[AMERICANS ABROAD]From the high-profile job of coaching Egypt's national team in the middle of a revolution to rebuilding tiny Stabaek that plays in a 7,000-seat stadium in an Oslo suburb, that's the path of Bob Bradley. The former U.S. national team coach, whom Stabaek announced as its new coach on Friday morning, had talked with the Vancouver Whitecaps about their coaching vacancy but told the MLS club he preferred to pursue opportunities in Europe.
Stabaek won Norway's top-level Tippeligaen in 2008 to enter UEFA Champions League qualifying the following year but it struggled, beginning in 2010, and eventually finished last in 2012 to get relegated. Stabaek finished second in the Adeccoligaen in 2013 to earn promotion back to the Tippeligaen after one season in the second division. The 2014 season will start on March 30.
Bradley said at the press conference on Friday that Stabaek is "a football spot where I am really comfortable," and he was excited to help the club rebuild and do something special. Citing Frenchman Arsene Wenger at Arsenal, he said it was important that people from outside come and bring new ideas. Except for Englishman Brian Deane at Sarpsborg, all the other coaches in the 16-team Tippeligaen are either Norwegian or Swedish.
"I am not simply working with first team," he said, "but I also want to make sure that I have an idea what's going on through the entire club."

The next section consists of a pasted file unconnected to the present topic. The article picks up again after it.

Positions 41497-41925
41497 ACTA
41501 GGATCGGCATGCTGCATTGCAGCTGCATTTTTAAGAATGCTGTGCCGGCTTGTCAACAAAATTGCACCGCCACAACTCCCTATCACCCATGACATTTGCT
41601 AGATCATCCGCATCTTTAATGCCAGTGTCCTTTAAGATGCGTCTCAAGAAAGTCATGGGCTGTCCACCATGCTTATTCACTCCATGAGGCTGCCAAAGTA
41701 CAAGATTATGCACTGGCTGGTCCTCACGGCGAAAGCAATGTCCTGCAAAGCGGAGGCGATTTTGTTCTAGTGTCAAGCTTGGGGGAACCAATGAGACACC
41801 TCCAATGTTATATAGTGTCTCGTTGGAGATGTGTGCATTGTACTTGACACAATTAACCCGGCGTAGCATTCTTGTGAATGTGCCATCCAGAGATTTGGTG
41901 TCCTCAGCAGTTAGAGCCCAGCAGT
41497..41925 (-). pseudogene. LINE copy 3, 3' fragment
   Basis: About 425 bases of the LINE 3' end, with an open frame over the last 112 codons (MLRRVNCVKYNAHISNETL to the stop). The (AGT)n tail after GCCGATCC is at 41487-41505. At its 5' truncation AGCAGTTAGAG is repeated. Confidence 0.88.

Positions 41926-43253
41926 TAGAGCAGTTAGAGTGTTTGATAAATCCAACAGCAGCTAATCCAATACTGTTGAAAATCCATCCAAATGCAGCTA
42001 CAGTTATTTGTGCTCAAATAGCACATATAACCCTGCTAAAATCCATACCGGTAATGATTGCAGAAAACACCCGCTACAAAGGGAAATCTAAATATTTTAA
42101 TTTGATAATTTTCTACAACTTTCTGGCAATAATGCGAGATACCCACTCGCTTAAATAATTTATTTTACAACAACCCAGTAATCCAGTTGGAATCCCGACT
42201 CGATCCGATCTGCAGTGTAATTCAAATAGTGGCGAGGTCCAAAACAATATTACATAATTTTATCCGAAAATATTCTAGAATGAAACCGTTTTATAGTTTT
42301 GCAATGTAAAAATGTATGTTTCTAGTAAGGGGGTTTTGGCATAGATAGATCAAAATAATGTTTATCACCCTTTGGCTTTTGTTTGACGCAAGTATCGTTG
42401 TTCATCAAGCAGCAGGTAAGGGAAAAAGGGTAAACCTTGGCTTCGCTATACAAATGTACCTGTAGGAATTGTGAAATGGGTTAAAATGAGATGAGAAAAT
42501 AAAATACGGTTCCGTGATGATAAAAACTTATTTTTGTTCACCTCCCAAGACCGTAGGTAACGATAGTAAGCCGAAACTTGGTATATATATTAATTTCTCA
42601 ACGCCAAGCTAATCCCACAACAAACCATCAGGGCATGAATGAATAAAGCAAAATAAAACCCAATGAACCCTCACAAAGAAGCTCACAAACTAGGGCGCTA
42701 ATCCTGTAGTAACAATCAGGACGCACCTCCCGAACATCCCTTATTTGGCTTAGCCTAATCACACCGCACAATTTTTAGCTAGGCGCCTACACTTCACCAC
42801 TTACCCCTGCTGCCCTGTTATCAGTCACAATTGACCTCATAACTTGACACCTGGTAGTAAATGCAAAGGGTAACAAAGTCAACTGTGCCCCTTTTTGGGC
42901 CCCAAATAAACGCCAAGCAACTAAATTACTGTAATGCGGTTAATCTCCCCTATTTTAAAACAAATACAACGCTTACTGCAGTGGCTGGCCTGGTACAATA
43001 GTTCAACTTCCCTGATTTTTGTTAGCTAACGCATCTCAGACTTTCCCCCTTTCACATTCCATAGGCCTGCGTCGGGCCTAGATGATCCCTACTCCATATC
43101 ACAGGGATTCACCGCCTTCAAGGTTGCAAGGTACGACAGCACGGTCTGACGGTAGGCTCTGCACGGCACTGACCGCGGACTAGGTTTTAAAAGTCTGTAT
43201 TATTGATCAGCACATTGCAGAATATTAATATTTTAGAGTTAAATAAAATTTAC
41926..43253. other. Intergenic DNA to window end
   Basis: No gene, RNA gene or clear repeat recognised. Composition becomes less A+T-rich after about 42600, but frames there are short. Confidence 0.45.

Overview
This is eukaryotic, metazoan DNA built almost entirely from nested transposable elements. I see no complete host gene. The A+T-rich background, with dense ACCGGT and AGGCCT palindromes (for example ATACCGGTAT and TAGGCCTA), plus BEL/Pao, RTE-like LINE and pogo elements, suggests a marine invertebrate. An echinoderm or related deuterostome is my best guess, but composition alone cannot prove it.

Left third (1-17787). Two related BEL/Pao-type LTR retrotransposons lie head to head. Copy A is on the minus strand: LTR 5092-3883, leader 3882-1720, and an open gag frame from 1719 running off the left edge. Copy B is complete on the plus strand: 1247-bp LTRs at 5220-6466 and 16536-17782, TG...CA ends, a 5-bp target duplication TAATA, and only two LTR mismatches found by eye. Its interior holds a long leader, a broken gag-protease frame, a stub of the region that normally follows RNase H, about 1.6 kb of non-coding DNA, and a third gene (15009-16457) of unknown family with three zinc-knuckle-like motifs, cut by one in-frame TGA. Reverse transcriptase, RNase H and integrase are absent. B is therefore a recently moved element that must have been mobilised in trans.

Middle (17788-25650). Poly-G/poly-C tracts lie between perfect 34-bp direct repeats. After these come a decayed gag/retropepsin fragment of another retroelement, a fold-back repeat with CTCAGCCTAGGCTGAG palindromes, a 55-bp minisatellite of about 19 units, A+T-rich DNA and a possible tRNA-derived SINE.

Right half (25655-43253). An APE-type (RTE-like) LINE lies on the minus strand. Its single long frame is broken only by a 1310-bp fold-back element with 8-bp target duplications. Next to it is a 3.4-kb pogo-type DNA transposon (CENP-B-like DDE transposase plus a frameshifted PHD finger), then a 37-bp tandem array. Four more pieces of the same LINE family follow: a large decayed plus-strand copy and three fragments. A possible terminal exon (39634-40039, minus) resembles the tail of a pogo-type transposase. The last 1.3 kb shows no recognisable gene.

Bradley, who replaces Norwegian Petter Belsvik at Stabaek, had spent his entire coaching career in the United States before moving to Egypt in 2011 after being fired as U.S. national team coach. He said he was familiar with Stabaek from his days following national team players playing in Norway. He said he planned keeping its core of youngsters but will be looking to add some experienced players.
Bradley was the head coach at his alma mater Princeton before serving as an assistant coach at D.C. United under Bruce Arena for its championship seasons in 1996 and 1997. Bradley led the Chicago Fire to a league and cup double in its first MLS season in 1998 and later coached the MetroStars and Chivas USA before succeeding Arena as national team coach in 2007.
Bradley led the USA to the Gold Cup title in 2007 and second place at the 2009 Confederations Cup. His contract was renewed after the USA won its group at the 2010 World Cup, but he was replaced by Jurgen Klinsmann after the USA lost to Mexico, 4-2, in the 2011 Gold Cup final.
Bradley led Egypt to the final round of African qualifying for the 2014 World Cup before the Pharaohs fell to Ghana. He was the subject of widespread scrutiny in Egypt and gained worldwide media attention for his efforts to lead Egypt to the World Cup in the midst of the turmoil that following the 2011 uprising.
Egypt overcame numerous obstacles -- most notably, the closure of the national league in the aftermath of the death of dozens of fans at a league match in Port Said in February 2012 -- to make the final round of qualifying. Unlike the other major African soccer nations, Egypt does not mostly rely on European-born or based players so the cancellation of the national league had a big impact on the national team.
Bradley kept the team in training and found friendly matches to keep the players active. A military coup to overthrow the Muslim Brotherhood government of Mohamed Morsilast summer further complicated Bradley's task of keeping the team united.